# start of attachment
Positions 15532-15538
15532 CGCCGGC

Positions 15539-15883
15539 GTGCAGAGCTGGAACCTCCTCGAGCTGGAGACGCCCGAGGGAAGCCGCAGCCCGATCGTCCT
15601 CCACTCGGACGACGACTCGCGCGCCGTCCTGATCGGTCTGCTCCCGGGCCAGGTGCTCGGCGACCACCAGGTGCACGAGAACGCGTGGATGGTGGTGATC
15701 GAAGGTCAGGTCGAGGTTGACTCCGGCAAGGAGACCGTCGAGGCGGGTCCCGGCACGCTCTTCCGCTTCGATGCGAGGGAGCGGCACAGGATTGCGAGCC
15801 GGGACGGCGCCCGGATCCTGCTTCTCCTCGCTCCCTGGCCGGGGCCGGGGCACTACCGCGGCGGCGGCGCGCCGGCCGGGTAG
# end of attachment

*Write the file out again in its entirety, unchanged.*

Positions 15532-15538
15532 CGCCGGC

Positions 15539-15883
15539 GTGCAGAGCTGGAACCTCCTCGAGCTGGAGACGCCCGAGGGAAGCCGCAGCCCGATCGTCCT
15601 CCACTCGGACGACGACTCGCGCGCCGTCCTGATCGGTCTGCTCCCGGGCCAGGTGCTCGGCGACCACCAGGTGCACGAGAACGCGTGGATGGTGGTGATC
15701 GAAGGTCAGGTCGAGGTTGACTCCGGCAAGGAGACCGTCGAGGCGGGTCCCGGCACGCTCTTCCGCTTCGATGCGAGGGAGCGGCACAGGATTGCGAGCC
15801 GGGACGGCGCCCGGATCCTGCTTCTCCTCGCTCCCTGGCCGGGGCCGGGGCACTACCGCGGCGGCGGCGCGCCGGCCGGGTAG